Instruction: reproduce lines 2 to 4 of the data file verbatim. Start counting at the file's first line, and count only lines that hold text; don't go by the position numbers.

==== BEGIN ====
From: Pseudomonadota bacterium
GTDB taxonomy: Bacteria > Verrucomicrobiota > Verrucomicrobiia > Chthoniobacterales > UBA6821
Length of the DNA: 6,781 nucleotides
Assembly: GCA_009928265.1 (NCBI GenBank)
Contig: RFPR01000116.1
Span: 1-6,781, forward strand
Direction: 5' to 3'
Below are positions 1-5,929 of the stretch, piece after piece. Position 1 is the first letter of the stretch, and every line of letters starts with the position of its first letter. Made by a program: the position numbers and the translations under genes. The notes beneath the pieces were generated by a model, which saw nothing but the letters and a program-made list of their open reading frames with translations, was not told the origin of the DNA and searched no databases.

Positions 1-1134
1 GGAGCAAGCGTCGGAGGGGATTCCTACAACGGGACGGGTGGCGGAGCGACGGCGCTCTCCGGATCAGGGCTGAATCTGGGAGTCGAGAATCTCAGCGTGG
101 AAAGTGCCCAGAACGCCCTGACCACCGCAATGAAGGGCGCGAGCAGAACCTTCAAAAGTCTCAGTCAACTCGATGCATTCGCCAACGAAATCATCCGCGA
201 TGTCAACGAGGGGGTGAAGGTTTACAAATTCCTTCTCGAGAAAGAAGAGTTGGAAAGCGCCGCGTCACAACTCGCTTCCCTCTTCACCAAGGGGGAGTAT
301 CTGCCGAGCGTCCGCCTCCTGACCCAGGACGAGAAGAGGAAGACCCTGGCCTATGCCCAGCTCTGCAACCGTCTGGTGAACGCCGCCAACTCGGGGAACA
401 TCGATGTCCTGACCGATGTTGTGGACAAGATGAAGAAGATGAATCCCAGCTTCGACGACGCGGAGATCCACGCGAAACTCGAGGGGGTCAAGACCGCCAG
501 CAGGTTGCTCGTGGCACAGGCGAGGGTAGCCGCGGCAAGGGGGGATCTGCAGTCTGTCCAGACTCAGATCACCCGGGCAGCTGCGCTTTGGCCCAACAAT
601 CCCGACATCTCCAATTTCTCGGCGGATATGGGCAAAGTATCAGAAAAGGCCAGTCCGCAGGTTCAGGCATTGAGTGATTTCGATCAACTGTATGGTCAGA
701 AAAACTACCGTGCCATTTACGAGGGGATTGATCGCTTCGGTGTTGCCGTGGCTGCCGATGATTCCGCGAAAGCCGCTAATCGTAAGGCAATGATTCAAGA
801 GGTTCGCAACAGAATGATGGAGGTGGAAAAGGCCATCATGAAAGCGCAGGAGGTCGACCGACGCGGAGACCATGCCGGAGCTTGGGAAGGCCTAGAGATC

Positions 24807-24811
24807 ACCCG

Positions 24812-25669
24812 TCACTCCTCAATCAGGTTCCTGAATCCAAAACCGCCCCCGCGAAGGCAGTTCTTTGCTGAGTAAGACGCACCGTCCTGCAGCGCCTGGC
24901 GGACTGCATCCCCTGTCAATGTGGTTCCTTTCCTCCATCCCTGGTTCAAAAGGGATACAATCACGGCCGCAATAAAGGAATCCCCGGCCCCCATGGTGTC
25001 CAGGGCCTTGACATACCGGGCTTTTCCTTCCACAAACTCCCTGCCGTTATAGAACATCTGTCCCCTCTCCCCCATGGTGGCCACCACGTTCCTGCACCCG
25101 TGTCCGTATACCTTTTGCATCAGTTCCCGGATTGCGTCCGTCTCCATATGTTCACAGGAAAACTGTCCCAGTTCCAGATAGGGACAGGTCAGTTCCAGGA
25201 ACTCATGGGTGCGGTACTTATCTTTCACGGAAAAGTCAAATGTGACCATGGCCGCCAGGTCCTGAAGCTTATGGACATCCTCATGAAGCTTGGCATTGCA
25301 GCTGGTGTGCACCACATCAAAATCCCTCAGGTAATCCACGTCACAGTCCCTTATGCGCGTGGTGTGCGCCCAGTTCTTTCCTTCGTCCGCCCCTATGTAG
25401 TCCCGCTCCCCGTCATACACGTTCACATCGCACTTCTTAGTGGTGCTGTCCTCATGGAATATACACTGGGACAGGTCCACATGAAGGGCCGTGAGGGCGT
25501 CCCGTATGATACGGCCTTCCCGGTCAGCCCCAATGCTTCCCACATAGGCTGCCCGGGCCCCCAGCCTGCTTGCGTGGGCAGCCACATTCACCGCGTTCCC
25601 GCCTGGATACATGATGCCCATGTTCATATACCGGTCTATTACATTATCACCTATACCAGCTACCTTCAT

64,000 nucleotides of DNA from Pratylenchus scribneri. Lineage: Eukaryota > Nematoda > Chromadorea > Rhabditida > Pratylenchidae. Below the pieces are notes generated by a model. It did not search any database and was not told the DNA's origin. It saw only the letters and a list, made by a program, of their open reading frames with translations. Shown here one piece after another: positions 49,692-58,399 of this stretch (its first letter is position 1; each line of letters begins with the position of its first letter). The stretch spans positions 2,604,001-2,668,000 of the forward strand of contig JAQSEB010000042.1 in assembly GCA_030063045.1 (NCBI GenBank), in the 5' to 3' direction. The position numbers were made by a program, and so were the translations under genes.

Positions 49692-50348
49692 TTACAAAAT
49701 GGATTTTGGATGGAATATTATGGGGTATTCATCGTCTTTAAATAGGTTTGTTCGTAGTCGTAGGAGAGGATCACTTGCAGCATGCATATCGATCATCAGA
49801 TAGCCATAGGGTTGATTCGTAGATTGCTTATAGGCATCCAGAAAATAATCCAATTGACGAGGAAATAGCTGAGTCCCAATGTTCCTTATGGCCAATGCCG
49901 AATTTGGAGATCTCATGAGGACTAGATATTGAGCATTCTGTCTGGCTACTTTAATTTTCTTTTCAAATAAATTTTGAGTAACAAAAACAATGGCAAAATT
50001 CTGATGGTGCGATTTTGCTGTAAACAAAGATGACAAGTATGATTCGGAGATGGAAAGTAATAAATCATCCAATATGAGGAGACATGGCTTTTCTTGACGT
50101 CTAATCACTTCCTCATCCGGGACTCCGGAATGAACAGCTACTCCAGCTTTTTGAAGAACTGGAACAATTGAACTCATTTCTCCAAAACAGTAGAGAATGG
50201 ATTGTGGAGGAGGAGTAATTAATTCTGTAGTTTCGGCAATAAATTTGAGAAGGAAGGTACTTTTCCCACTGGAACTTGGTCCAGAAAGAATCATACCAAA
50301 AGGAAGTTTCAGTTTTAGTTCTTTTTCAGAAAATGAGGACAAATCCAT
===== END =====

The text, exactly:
GTDB taxonomy: Bacteria > Verrucomicrobiota > Verrucomicrobiia > Chthoniobacterales > UBA6821
Length of the DNA: 6,781 nucleotides
Assembly: GCA_009928265.1 (NCBI GenBank)